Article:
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Bruton Sisters
UCI Jack and Shanaz Langson Institute and Museum of California Art, Irvine, California
Commentary by Liz Goldner

Margaret Bruton, “Taos Woman,” 1929, oil on canvas, 24 x 21”. The Buck Collection at UCI Jack and Shanaz Langson Institute and Museum of California Art, © Bruton Family Archive, courtesy of Barbara Carroll


Continuing through May 6, 2023


Unknown to most people today, the Bruton Sisters were three immensely talented artists who grew up in the early 20th century in comfort, style, and great affluence. Margaret (1894-1983), Esther (1896-1992) and Helen (1898-1985) began creating work as young children, taking over the family’s expansive attic in Alameda, California, for their studio — with the encouragement of their mother.


The “best friends” sisters, who made art professionally from the 1920s to the 1960s, got along amazingly well, supporting each other in their experimentation with a variety of styles, materials, and techniques. None of the three had children; only Esther married (in 1941) They often lived, studied (in the U.S. and Paris), and traveled together. Helen is reported to have remarked, “When one would start something, we would all do the same thing.”


Coming of age when modernism was flourishing amidst the extravagant parties of the roaring twenties, the tall, blonde, attractive sisters engaged in the best that the art world and life of that era had to offer. In sync with their time, their work reveals wide-ranging experimentation, while their individual art pieces reflect their influences on each other, along with combined creative efforts.


This exhibition includes 18 pieces from Langson IMCA’s permanent collection, with loans from private collections and the Monterey Museum of Art. It’s the first exhibition of their work in a half century. Curator Wendy Van Wyck Good — author, archivist, historian — explains that the work demonstrates the sisters' impact on the development of California Modernism. She adds that their fame waned as the times changed, and that, “After World War II, their popularity began to decline and, unfortunately, they were largely forgotten by the 1980s.” 


Each sister had her particular media and styles. Margaret is known for paintings and later for her abstractly designed terrazzo tabletops and counters. Esther was involved with the decorative arts, including screens and murals. Helen created mosaics for, among other clients the Works Progress Administration. The sisters, who won many awards, also collaborated on large-scale public art commissions, including “The Peacemakers” mural for San Francisco's Golden Gate International Exposition in 1939 (later demolished).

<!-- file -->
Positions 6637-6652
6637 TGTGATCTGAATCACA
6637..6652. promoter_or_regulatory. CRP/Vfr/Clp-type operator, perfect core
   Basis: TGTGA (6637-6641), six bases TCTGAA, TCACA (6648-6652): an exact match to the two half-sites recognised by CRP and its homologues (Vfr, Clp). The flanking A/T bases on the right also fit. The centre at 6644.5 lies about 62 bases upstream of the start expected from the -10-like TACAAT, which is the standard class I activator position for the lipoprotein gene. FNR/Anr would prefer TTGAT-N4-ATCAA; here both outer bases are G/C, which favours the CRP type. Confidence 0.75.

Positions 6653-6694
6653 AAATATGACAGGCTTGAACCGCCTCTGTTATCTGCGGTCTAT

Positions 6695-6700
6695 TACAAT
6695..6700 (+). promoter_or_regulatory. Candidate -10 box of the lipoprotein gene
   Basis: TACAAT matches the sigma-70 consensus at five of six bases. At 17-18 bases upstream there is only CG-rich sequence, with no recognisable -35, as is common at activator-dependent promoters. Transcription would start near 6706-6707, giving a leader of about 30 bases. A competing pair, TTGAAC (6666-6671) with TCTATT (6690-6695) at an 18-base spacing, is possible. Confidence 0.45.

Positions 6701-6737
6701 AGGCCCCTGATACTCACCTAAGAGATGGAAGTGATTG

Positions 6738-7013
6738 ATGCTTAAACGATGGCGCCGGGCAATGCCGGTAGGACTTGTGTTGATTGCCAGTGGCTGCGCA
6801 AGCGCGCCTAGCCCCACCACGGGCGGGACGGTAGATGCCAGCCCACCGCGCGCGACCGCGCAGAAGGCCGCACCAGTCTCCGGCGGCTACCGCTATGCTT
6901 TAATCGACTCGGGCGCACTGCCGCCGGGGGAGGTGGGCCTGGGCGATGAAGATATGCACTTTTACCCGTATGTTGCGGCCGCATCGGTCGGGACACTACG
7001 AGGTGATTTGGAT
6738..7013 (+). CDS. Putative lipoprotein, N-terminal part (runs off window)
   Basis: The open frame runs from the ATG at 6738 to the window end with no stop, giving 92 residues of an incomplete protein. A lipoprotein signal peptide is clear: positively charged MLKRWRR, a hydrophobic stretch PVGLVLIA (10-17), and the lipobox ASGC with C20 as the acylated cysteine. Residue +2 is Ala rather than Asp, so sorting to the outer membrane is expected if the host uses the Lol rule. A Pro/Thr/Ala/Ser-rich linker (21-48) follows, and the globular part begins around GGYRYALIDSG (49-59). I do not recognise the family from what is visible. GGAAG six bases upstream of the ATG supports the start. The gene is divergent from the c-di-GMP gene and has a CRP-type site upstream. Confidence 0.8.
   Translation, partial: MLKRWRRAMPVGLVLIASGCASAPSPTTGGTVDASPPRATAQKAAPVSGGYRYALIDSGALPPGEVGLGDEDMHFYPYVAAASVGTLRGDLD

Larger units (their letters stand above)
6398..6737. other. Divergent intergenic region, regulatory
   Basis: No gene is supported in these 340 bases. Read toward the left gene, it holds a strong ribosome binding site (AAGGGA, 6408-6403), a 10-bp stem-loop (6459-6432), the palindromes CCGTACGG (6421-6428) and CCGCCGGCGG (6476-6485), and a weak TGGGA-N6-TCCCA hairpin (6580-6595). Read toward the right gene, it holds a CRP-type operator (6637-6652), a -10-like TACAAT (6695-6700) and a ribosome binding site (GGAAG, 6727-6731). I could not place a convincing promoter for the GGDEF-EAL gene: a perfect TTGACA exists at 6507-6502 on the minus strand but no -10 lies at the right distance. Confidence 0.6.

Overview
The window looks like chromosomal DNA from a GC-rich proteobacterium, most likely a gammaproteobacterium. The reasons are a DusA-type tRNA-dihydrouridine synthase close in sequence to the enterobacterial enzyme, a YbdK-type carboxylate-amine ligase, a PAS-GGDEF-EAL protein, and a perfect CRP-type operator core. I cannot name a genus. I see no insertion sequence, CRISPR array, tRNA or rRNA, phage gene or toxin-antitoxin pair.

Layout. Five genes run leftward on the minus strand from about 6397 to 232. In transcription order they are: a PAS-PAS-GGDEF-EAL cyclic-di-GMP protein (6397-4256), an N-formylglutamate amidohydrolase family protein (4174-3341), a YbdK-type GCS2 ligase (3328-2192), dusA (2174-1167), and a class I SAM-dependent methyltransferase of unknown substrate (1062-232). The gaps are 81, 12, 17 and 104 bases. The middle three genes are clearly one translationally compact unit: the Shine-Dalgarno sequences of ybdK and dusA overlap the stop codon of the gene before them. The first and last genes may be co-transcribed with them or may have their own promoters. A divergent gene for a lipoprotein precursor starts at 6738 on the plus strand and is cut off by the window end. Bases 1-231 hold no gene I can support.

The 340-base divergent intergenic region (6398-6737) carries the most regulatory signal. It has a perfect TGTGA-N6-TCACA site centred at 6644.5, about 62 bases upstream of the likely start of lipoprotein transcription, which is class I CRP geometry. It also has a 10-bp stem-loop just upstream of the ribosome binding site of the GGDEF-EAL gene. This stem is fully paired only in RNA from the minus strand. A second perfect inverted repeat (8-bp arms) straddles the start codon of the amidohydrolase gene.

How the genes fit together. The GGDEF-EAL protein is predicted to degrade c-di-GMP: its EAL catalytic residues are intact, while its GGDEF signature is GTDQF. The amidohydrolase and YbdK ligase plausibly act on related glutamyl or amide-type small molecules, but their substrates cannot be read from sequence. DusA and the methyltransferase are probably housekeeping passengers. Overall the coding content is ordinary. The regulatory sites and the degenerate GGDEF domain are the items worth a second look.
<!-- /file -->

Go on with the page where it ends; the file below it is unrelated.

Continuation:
In the first gallery, Margaret’s country landscape “Barns on Cass Street” (1925) displays elements of abstraction and hints of cubism with its expressive brushstrokes, flat blocks of color and geometric forms. Her more abstract “The Harmonica” (1935) illustrates a worker from the Depression era with large, powerful hands and a cap, but no harmonica. “Taos Woman” (probably 1929) is a portrait of an indigenous woman, slumped over, staring into the distance. This powerful painting is evocative of portraits by Diego Rivera, whom Margaret met when he visited the Bay Area.


In the late 1930s, Margaret gave up painting to create terrazzo tabletops. These include her abstract “Untitled (biomorphic terrazzo)” and “Untitled (geometric terrazzo),” both circa 1950s, mounted onto the wall for this show. Composed of bent metal wires, hard-edge and curvilinear forms, these pieces display biomorphic shapes in muted grays, blues, pinks, and oranges. They became more popular than the artist’s earlier paintings, a testament to the demand for decorative arts at that time.


Many of Esther’s murals have been destroyed, but preliminary studies survive. Her “Plan for the I. Magnin mural” (circa 1939), made with gouache and gold and silver paint on pewter colored Chinese paper, provides only a hint of what these murals looked like. An extant three-panel screen, “Rabbit Hunt” (1929), made of gold and aluminum leaf and eggshell mosaic, was inspired by a visit to Taos. The panel illustrates Native Americans on horseback hunting rabbits. Formal features include bold shapes, flat areas, and lines suggesting movement and energy. Its muted color palette and gold leaf evoke the desert landscape.


Inspired by her sisters’ unbridled creativity, the youngest, Helen, began making intricate mosaic art pieces in the 1930s. These works were so admired for their ancient Greek and Roman techniques with Cubist and abstract designs that she became one of California’s most acclaimed mosaicists. Her “Woman with Turquoise Bracelet” (before 1935), an image of a woman admiring her bracelet, contains the flat blocks of color and geometric forms of modernism. “Three Faces on Gold” (ca. 1940) is a striking ceramic mosaic with Picasso-like faces. “Untitled (Lulu mosaic)” (nd) echoes mid-20th century Abstract Expressionism.


Several other pieces by Helen exhibit experimentation with styles and mediums. These include linoleum block prints, abstract designs for tabletops and figurative exhibition flyers. Her linoleum block “The Party” (1925), created when she was a young party girl, is a roaring twenties scene of couples dancing seductively.


This comprehensive exhibition also contains pieces in Langson IMCA’s collection by other artists who worked during the Bruton Sisters’ heyday. Work by Henrietta Shore, Mabel Alvarez, Jessie Arms Botke and several others demonstrates how artists — especially women artists — of that time, including the Brutons, engaged with and were inspired by each other.

UCI Institute and Museum of California Art

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